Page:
European Commission announces help for Crowdfunding


On 27 March 2014 the European Commission for the first time issued an official communication on the potential of crowdfunding, titeled “Unleashing the potential of Crowdfunding in the European Union” and a related PR. The main features of the communication are a very positive and open understanding of the potential crowdfunding can have on the European economy. The balanced view on opportunities and risks, as well as the implied recommendations toward industry and stakeholders are a most welcome statement that will help to further the public understanding of crowdfunding. The European Commission also has announced a number steps it will endeavor to take by 2015, these are:

  • carry out a study to explore market developments and the potential of crowdfunding to finance research and innovation
  • raise awareness, provide information and training modules for project owners, especially for financial return crowdfunding (crowd lending and crowd investing)
  • encourage exchange of industry best practices and standards, and facilitate the development of a European ‘quality label’ to build trust with users
  • establish an expert group, called the European Crowdfunding Stakeholder Forum, that will advise the Commission on some of the above actions
  • assess the possibilities for using public funds to support projects through crowdfunding
  • hold regulatory workshops with national regulators to discuss obstacles to convergence of national regulations on financial return models and, where relevant, issuing recommendations to encourage Member States to avoid inconsistencies in national approaches
  • closely monitor the market and legal developments and regularly assess whether further EU action is needed.

Since 2012 the European Crowdfunding Network has been at the forefront of the policy discourse on Crowdfunding in Europe and beyond. We have introduced all leading arguments through our Framework into the discourse in Brussels which have shaped the policy developments at European level and are fully reflected in the communication of the European Commission, including our regulatory review across the Union and our work within the Startup Europe Crowdfunding Network, an European Commission action on web-entrepreneurship initiated through our early work.

The 27 March 2014 communication is fully in line with our previously announced expectations and requests to the European Commission. We understand that the European Commission has taken a significant step in making such a bold stand at a time where uncertainty on the impact of crowdfunding still remains very high. To link the communication on Crowdfunding to the Communication on long-term financing of the European economy has clearly positioned the discussion on crowdfunding with financial services and access to finance for small and medium sized enterprises.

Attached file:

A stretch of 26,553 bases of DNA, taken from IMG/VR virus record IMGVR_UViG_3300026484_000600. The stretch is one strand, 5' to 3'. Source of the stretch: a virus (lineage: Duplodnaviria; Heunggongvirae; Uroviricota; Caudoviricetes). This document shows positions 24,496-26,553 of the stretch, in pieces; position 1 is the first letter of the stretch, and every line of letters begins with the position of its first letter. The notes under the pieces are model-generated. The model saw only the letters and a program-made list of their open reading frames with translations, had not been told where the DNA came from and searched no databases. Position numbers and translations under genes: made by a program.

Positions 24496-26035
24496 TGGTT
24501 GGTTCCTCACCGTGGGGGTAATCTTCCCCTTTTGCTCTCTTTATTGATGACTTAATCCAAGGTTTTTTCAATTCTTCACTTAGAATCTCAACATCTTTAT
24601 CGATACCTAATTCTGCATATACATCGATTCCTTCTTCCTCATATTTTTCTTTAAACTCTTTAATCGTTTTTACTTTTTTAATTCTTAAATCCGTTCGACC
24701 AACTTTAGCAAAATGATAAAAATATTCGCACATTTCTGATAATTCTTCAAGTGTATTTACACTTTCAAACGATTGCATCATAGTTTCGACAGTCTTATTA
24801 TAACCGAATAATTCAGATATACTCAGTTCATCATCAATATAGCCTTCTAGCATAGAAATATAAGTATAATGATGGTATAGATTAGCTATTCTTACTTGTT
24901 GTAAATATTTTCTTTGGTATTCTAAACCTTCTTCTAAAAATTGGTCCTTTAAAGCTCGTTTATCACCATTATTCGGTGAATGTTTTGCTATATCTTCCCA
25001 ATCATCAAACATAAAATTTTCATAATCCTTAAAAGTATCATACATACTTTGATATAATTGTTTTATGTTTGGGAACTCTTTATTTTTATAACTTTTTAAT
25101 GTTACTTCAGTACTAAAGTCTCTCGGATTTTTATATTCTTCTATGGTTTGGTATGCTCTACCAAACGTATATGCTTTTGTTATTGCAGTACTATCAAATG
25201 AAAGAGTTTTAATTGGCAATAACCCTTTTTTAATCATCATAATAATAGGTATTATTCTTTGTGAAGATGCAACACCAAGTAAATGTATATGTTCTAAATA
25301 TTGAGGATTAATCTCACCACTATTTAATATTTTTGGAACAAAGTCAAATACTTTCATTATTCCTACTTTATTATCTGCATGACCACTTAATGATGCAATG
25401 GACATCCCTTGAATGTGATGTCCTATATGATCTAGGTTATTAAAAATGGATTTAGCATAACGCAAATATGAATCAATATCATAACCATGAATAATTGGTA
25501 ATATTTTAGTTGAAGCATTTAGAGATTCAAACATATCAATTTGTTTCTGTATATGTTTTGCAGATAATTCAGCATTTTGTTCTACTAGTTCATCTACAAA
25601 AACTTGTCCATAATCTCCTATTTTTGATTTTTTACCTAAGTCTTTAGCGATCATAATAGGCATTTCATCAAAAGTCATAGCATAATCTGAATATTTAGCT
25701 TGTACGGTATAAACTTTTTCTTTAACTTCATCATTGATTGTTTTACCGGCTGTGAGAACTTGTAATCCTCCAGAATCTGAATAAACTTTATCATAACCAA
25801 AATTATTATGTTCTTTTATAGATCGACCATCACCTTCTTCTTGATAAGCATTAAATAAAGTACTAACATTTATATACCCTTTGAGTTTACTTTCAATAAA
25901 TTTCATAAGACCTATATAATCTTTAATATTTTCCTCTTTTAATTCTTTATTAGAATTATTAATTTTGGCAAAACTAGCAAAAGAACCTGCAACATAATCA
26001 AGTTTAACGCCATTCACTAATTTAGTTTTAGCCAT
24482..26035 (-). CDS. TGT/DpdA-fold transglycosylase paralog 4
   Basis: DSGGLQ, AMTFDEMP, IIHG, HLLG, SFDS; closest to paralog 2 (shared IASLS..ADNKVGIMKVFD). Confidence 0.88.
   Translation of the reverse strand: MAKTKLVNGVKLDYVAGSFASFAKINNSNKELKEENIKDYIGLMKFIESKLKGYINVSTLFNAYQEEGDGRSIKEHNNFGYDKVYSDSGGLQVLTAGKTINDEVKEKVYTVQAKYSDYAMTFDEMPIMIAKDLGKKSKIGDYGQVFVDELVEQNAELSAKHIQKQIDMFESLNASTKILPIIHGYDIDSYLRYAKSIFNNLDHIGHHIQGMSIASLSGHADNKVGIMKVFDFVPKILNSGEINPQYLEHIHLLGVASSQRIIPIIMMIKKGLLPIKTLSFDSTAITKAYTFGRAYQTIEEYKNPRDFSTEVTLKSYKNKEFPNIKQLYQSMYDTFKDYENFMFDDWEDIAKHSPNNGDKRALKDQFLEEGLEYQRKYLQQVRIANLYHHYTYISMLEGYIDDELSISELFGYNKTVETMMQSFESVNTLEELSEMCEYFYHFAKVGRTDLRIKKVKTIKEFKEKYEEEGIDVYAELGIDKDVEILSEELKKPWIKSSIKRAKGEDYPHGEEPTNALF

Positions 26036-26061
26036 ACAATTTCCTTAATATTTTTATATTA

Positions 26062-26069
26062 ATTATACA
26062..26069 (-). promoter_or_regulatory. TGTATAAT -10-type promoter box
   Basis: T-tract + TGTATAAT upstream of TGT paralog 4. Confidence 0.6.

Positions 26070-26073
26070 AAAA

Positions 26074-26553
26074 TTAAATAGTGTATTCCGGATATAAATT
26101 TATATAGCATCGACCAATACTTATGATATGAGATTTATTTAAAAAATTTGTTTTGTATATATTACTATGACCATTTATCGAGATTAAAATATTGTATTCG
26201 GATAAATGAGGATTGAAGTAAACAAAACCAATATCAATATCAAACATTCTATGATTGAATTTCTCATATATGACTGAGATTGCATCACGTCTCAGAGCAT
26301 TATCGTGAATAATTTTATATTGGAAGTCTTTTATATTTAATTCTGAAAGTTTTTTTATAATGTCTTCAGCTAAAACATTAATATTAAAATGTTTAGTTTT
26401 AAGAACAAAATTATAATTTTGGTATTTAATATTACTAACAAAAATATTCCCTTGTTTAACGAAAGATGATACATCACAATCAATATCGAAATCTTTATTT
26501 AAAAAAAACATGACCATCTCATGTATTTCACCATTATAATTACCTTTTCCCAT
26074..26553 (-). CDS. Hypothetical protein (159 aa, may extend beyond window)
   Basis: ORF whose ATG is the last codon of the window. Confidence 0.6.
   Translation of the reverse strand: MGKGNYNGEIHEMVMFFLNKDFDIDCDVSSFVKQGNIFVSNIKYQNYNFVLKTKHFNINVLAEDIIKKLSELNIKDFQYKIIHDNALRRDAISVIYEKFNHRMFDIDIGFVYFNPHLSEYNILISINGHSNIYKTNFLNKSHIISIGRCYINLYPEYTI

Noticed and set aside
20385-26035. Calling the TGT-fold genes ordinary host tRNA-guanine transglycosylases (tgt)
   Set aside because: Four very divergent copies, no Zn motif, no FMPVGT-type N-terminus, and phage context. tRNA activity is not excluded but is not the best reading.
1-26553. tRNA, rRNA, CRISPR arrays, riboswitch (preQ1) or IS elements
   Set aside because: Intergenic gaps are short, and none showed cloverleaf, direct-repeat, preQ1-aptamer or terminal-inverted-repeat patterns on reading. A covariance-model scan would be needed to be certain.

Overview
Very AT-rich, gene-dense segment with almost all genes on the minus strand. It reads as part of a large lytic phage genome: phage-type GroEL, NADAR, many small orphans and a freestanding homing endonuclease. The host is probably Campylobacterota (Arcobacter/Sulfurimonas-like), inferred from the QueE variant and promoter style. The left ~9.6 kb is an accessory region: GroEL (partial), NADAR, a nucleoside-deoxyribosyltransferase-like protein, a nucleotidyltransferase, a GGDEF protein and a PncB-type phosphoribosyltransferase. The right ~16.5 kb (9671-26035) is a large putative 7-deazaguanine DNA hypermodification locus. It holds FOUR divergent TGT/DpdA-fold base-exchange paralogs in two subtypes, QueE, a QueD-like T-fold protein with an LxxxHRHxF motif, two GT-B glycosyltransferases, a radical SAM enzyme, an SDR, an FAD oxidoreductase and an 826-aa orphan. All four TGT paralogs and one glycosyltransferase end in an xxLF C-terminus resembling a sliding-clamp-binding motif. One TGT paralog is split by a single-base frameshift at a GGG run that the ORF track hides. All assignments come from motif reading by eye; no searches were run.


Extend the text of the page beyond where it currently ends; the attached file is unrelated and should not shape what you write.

The European Crowdfunding Network fully supports and welcomes the communication as well as its intentions and believes that it will be an important step in the development of an adequate framework for crowdfunding that aligns with existing funding instruments. We remain concerned about the timely and adequate implementation of the proposed actions and the continuing fragmentation of what should become a single European market, but the European Crowdfunding Network will continue to be at the service of European and national policy makers and regulators in order to facilitate an open and professional discourse.

With regard to direct actions and changes to regulation, the European Commission already in November announced that there will be no additional regulation of crowdfunding on European level for now. This is good news as it will allow the industry to further establish itself and to form best practices, something we have encouraged and demanded from the crowdfunding sector also since 2012 and will continue to pro-actively work on developing. But the lacking focus on regulation is also bad news as it will allow for further national regulations to be drawn up which might not be compatible  with each other.

In this respect, the current development in the UK and Spain, where significant hurdles for market entry and  customer protection are expected, we may anticipate a reduction in crowdfunding innovation in the worst case. In France, where the proposed regulation so far looks more promising despite some hurdles, we are opportunistic that a more vibrant crowdfunding sector can still develop. In this context arrives the European Commission’s statement providing hope for a significant impact on national regulators and policy makers in order to limit further fragmentation of the single market. This indeed, might be one of the most important signs the European Commission can set right now.